Kohler Rialto - how long to drain?

Discussion in 'Toilet Forum discussions' started by Vikingham, Sep 25, 2007.

  1. Vikingham

    Vikingham New Member

    Messages:
    6
    Hi, all - I was hoping someone out there might have a Kohler Rialto and be able to answer a quick question about it...you will earn my undying gratitude, and especially that of our downstairs neighbors.

    I need to know how long it takes for the water to drain out when the Rialto is flushed - more specifically, how many seconds is it between the pressing of the flush level, and the moment when water stops flowing OUT of the bowl.

    This bit of information is important, as our condo building has an old wet-vented drain system, and the Toto Drake that we installed overwhelms it with water when it flushes - with the result that our first-floor neighbor gets a big air bubble coming up through the water in their toilet. (I posted about this problem over the summer.)

    We need to find the slowest-flushing toilet that will still do a decent job....the Eljer Canturbury seems very slow-flushing indeed, but I've heard that its performance is also kind of bad. The Rialto seems like it might be a good compromise - most of the other toilets out there have gone to faster flushing systems, but the Rialto seems to have held on to an older design, perhaps because it's so compact.

    Thanks in advance - and again, wow, this is one amazing discussion group!
  2. Bosun

    Bosun New Member

    Messages:
    89
    Location:
    Minneapolis
    Just say no.

    The Rialto is not a good toilet.
  3. ask Mr Overkill and all the others who used keyword Rialto in their posts. You send them a Private Message (PM), some will get it, and some will respond.

    I think the Rialto has had good feedback in general.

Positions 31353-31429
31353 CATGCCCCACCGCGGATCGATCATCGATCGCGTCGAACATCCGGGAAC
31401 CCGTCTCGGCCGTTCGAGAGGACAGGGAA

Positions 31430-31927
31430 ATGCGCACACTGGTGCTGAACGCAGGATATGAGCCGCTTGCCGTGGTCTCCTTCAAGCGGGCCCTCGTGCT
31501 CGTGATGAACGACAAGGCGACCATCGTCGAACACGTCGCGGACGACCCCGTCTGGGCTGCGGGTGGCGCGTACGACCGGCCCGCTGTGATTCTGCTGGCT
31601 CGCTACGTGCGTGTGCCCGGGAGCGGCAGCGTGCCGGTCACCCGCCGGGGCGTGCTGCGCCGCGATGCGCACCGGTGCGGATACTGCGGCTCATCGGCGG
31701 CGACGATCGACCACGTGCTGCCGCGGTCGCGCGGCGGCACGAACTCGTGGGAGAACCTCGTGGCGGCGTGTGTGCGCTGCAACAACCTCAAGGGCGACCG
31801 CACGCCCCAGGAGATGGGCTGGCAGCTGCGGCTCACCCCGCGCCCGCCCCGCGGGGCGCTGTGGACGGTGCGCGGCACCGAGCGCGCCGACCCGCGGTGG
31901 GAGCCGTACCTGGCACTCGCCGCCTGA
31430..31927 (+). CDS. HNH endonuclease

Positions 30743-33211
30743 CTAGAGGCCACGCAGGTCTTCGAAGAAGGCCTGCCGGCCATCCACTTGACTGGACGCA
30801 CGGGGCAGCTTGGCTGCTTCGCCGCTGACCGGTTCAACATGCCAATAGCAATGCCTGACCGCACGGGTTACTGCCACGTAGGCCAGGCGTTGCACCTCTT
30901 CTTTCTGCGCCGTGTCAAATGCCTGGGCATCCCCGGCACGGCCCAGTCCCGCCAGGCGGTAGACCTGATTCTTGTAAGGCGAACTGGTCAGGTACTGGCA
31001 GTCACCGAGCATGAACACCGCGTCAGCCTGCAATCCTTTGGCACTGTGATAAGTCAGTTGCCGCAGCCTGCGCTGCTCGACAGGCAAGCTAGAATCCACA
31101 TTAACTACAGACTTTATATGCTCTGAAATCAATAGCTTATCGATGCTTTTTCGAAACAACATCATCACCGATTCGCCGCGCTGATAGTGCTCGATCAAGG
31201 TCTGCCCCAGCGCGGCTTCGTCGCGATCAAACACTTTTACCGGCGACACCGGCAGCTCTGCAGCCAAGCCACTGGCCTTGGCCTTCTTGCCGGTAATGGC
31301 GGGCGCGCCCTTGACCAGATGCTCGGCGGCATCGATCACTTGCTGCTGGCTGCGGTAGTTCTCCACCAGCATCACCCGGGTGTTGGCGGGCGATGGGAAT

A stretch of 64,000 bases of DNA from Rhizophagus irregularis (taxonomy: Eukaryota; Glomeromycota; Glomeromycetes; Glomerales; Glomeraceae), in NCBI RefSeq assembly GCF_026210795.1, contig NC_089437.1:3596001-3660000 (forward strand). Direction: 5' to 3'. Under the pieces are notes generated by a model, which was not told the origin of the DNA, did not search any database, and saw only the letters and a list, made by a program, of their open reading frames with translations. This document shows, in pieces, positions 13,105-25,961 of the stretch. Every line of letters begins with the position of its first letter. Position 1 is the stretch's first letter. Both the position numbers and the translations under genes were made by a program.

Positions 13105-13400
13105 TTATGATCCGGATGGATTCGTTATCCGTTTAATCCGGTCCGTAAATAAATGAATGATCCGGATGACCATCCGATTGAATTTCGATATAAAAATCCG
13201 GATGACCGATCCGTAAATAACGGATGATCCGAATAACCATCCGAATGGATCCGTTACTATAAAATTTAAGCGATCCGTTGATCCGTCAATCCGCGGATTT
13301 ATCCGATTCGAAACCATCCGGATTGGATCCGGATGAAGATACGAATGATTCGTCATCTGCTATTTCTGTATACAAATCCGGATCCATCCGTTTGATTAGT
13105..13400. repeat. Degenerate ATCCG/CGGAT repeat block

David

    p.s. you can also call the major manufacturers and talk to the tech support -- customer support people. They know a lot.
  4. jimbo

    jimbo Plumber

    Messages:
    8,997
    Location:
    San Diego
    If a toilet flush is affecting another toilet, you have something wrong with the drain, and I would not assume that putting a "slow" toilet in will fix that.
  5. Vikingham

    Vikingham New Member

    Messages:
    6
    The construction of the drain system is "wrong" by today's standards, so you're quite correct. But...the problem started immediately when we installed the Drake, and we've experimented with letting water go down more slowly, and it seems to alleviate the problem.

    The slower toilet might not fix it, but we figure it's worth trying before doing a rebuild of the drain system!

    @Geniescience - thanks, excellent tip about PM-ing people! And re. customer support - Eljer was brilliant; Kohler a lot less so.
  6. Mike50

    Mike50 DIY Senior Member

    Messages:
    699
    Location:
    Southern California
    yea. What he said.
    They are used frequently here in luxury desert condos. Especially in hallway "powder rooms". My Dad has had one for many years with no issues. I understand the pros and cons. Personally I wouldn't have one but I understand the attraction.

    Sorry Bosun-- but Just stating that the "Rialto is a bad toilet" doesn't cut it.

    Mike
    Last edited: Sep 25, 2007
  7. hj

    hj Moderator & Master Plumber Staff Member

    Messages:
    26,287
    Location:
    Cave Creek, Arizona
    toilet

    No matter what toilet you install, it still only uses 1.6 gallons of water, which is not enough to cause a problem elsewhere. The only area where I have ever heard of using "wet venting" for multiple levels is in Philadelphia, and their system is supposed to be oversized to prevent the problem. You might want to contact a good plumber to analyze the problem to be sure you have diagnosed it properly.
  8. Vikingham

    Vikingham New Member

    Messages:
    6
    The problem isn't the amount of water - it's the rate at which it enters the drainpipe. Our old (pre-Toto) toilet drained 3.5 gallons in a leisurely fashion and we never had any problems. The new Toto only uses 1.6 gallons, but it shoots it down the pipe with vigor; as soon as it was installed, the problem began. As I understand it, the old wet-vent systems work OK as long as the flow is slow enough that the water doesn't form a complete seal inside the pipe as it goes down.

    Believe me, we've had MANY plumbers weigh in on this over the last year or so! As noted above, the "right" solution is to completely rebuild the drain stack in our 3-floor condo building to modern standards. But that's a hugely expensive and disruptive project, so we're looking for a nice slow toilet that has a good chance of solving the immediate problem.

    Anyway, thanks to everyone who's responding - it's a huge help as we try to get this cleared up!
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